What I found was that it was my interactions with smaller to medium sized blogs in my own niche that benefited me (and them) the most. These interactions became ‘relationships‘ that lasted. Some of them became very fruitful ‘partnerships‘ in time.

I’m not arguing that you should ignore bigger bloggers in your niche – many of them are very open and willing to interact and they can actually be very worthwhile to know and interact with – however I would encourage all bloggers to look around them in their own niche and interact with other bloggers who are on a similar sort of level. These networking opportunities could be the ones that take your blog to the next level over the long run.

About Darren Rowse

Darren Rowse is the founder and editor of ProBlogger Blog Tips and Digital Photography School. Learn more about him here and connect with him on Twitter, Facebook, Google+ and LinkedIn.

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Comments

  1. Lex G says:

    For anyone who is trying to reach bigger bloggers by email …. Here’s a valuable tip :

    When you email them, it’s most important to just be yourself and say your part without trying to hard … It saves disappointment when not getting a reaction and makes the times that you actually DO get a reaction far more valuable for both sides …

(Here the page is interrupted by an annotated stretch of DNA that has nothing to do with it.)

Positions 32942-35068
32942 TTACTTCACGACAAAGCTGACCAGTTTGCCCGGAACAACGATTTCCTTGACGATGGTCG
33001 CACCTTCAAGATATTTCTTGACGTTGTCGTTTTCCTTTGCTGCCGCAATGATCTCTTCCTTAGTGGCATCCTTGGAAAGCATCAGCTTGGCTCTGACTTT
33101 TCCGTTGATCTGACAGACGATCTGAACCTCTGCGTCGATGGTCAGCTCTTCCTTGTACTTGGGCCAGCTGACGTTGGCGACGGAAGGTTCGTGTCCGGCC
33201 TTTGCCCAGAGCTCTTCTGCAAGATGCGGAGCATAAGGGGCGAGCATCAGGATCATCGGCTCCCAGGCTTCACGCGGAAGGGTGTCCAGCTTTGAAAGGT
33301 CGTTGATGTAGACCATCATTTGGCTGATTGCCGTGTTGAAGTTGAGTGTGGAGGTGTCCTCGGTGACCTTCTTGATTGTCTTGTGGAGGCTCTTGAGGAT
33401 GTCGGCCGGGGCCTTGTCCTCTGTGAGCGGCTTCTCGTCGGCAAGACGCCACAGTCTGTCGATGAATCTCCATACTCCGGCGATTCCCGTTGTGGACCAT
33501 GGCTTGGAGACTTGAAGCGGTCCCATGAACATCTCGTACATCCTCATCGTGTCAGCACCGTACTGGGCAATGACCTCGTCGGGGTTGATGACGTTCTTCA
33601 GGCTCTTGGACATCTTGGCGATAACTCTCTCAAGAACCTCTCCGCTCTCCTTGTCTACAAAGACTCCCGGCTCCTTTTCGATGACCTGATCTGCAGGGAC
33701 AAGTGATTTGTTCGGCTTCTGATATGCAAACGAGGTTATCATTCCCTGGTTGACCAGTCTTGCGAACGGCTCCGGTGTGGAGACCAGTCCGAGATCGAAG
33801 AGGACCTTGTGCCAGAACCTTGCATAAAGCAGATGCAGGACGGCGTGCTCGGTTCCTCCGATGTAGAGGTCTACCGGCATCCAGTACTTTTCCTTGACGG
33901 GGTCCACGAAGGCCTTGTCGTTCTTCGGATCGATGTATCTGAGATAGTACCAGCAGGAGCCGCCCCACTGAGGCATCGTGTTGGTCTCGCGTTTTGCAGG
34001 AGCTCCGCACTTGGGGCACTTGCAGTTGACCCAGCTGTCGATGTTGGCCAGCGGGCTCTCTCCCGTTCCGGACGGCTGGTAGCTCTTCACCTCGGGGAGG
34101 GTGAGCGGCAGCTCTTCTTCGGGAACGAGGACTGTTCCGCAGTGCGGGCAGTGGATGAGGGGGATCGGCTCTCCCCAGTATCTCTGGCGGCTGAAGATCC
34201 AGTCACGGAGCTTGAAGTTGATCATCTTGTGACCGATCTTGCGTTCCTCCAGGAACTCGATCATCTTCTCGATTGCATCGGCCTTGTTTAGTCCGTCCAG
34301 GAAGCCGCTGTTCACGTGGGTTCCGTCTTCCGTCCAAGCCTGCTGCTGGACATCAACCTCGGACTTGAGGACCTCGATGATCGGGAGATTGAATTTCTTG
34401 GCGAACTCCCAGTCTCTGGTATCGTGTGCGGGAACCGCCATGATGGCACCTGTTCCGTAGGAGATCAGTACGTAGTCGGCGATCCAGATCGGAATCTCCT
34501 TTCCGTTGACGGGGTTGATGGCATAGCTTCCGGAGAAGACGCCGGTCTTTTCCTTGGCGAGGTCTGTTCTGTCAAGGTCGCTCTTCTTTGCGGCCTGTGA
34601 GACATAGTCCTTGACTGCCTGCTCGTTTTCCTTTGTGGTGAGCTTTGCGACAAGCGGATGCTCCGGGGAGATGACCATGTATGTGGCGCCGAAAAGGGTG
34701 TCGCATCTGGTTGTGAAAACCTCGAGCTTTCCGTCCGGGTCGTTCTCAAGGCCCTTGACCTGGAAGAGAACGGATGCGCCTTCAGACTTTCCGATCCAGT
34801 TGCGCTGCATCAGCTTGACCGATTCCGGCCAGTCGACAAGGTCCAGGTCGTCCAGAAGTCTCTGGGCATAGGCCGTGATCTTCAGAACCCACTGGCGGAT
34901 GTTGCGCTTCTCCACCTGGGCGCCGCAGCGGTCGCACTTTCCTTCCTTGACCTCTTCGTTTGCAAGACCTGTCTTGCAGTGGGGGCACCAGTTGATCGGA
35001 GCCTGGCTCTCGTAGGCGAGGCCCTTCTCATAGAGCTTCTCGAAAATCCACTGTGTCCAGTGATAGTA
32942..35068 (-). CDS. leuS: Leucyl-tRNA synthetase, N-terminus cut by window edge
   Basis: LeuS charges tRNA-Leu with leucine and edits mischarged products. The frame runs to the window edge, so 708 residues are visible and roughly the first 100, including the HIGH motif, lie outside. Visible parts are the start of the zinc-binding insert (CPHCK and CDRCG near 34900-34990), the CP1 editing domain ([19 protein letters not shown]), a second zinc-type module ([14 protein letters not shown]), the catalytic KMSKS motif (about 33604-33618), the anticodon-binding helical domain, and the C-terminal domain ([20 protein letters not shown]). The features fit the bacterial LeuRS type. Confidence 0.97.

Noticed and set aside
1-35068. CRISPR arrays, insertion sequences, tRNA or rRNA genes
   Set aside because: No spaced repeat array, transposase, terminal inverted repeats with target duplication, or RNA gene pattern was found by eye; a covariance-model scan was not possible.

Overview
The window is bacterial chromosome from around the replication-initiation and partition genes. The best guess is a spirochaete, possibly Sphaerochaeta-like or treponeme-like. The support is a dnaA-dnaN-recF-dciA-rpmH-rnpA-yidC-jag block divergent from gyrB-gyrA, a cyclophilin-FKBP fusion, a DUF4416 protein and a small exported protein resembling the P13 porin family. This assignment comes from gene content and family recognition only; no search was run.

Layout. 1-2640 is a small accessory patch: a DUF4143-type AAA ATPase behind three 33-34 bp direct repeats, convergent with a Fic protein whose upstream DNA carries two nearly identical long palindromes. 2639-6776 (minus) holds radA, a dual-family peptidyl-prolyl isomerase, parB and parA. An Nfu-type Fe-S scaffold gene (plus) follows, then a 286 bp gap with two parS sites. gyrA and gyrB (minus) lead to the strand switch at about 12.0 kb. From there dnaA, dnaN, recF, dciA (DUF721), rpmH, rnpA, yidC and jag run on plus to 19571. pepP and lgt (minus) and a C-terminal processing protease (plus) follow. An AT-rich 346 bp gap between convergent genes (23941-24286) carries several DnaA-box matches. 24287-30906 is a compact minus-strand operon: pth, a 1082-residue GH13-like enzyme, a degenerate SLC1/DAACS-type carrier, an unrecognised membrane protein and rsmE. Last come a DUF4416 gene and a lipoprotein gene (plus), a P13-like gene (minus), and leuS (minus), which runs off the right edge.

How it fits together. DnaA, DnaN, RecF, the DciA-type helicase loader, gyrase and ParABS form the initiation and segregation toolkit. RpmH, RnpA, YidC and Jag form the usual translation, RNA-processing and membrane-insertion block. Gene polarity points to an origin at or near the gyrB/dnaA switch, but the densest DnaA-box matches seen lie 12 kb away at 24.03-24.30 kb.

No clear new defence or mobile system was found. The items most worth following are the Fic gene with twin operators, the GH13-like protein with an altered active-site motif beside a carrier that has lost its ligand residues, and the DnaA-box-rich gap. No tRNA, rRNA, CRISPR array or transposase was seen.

Lex G

  2. Hafiz Dhanani says:

    I agree Darren. This is good advice. What I like to do is work from the top down.

    Start at the top and spend a small amount of time emailing and networking with some of the ‘probloggers’. Who knows? One surge of traffic might be all you need to get your blog off the ground.

    Having said that, I agree that it’s important to work with more low profile bloggers in your niche. You can position yourself as an authoritative figure, and then expand out.

  3. DJ says:

    I’m not sure what everyone means by “network”. Are we talking just making friends, link exchanges, guest blogging, or what? I’m still trying to build an audience, and I’m not sure what everyone means when they say “network”.

    When you’re emailing the other bloggers (big or small), how do you create the relationship?

  4. acca says:

    Good thinking. So, people, network with me, I’m not so big :D

  5. plonkee says: